WWI, before the second one came along, was referred to as 'The Great War', and 'The War to end all Wars' which, in hindsight, was a naïvely optimistic claim. The horrors of that war, though, certainly would have suggested that nobody would ever want to repeat it. The facts and figures are all readily available; how many died, were maimed and injured in each battle on both sides. We know of mustard gas warfare and, perhaps, some of you, like me, have had the opportunity to try on a WWI gas mask and wondered how much use they really were.
This production, though, does not rely on recounting those sweeping statistics, nor does it glorify war. These poems and stories are by, and about individuals and their intimate experiences. This brings home the reality of that conflict far more than numbers on a page. Lice, rats, gas attacks, mortars, rifles, and more are no longer concepts but become realities in the wonderful writings of the war poets, brought to life in the present by a master storyteller.
Not all of the works are from an English perspective. Erich Maria Remarque's, "All Quiet on the Western Front" (Im Westen nichts Neues), is about German soldiers on the front line. He fought briefly on the Western Front before suffering shrapnel wounds. Masterson also tells, in a piece of his own writing, of The Christmas Truce, of 1914, a spontaneous cease-fire when troops from both sides came out into No-Man's Land to celebrate the day. He imagines a humorous interchange between an English soldier and a German soldier, calling to one another from their trenches before emerging to meet face to face. A little humour here and there is welcome to break the bleakness, the intensity, of the major part of the performance.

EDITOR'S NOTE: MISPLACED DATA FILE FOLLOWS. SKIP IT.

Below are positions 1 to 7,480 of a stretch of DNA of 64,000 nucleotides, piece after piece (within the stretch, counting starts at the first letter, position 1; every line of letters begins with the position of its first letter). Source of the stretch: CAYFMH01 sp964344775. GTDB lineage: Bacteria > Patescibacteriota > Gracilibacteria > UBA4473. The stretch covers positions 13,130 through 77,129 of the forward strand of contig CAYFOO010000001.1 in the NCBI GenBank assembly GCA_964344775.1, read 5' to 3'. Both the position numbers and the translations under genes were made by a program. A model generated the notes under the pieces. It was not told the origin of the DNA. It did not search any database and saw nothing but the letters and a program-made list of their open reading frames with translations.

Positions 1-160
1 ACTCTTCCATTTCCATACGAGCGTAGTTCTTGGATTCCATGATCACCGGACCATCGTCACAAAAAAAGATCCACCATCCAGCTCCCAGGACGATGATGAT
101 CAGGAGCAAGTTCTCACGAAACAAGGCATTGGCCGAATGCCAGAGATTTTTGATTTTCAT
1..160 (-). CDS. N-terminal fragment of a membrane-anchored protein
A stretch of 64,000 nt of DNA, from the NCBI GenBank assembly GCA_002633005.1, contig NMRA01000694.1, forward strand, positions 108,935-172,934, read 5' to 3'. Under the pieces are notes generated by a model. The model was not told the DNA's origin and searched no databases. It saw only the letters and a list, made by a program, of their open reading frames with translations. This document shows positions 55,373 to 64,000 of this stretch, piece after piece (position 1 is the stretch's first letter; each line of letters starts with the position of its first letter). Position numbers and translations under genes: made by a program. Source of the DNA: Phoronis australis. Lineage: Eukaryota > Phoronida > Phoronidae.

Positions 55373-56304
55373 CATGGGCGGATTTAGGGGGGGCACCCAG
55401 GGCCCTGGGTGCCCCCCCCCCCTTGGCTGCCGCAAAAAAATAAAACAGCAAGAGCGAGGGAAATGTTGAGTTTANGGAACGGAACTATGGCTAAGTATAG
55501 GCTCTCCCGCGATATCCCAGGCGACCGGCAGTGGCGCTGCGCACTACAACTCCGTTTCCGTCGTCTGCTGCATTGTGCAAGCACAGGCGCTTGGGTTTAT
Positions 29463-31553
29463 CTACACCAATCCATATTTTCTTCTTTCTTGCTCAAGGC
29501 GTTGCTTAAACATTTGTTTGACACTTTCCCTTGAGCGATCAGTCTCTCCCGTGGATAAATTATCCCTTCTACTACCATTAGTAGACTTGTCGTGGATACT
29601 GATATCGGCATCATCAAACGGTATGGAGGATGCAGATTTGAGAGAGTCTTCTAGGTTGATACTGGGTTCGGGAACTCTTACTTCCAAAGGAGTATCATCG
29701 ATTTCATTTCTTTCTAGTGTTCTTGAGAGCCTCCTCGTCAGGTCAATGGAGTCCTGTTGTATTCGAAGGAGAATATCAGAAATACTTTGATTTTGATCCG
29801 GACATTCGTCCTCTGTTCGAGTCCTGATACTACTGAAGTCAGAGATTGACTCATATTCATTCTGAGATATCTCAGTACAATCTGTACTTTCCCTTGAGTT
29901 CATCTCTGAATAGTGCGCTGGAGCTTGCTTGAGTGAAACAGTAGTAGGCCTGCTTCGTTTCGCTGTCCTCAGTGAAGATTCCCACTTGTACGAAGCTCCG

Well-known poets, such as Rupert Brooke, Siegfried Sassoon, and Isaac Rosenberg, lesser-known writers, such as Paul Granier and Tom Kettle, and even some long forgotten and overlooked authors were selected by Masterson from over a thousand poems that he read in his researching to put this production together.
It is Masterson, though, who lifts these from the written word into powerful recitations, living histories as seen through the eyes of those who were there, who suffered and died among their comrades, and now live again through these superb recitations. A little information that he provides about each of the writers adds to the works.
Throughout the performance, Masterson stands alone in a pool of light, centre stage, with only a few sound effects and a number of subtle lighting changes around him for each poem, putting all of the emphasis on the texts and his voice. In this, he excels, infusing each item with great power and poignancy, moving the listeners with the verisimilitude of his embodiments of the numerous writers as he becomes their speakers.
This wonderful production should be high on your list of 'must see' Fringe performances, but you will need to hurry as the season is limited and the Bakehouse in an intimate venue. Don't delay. (Barry Lenny - Broadwayworld.com - 22/02/18)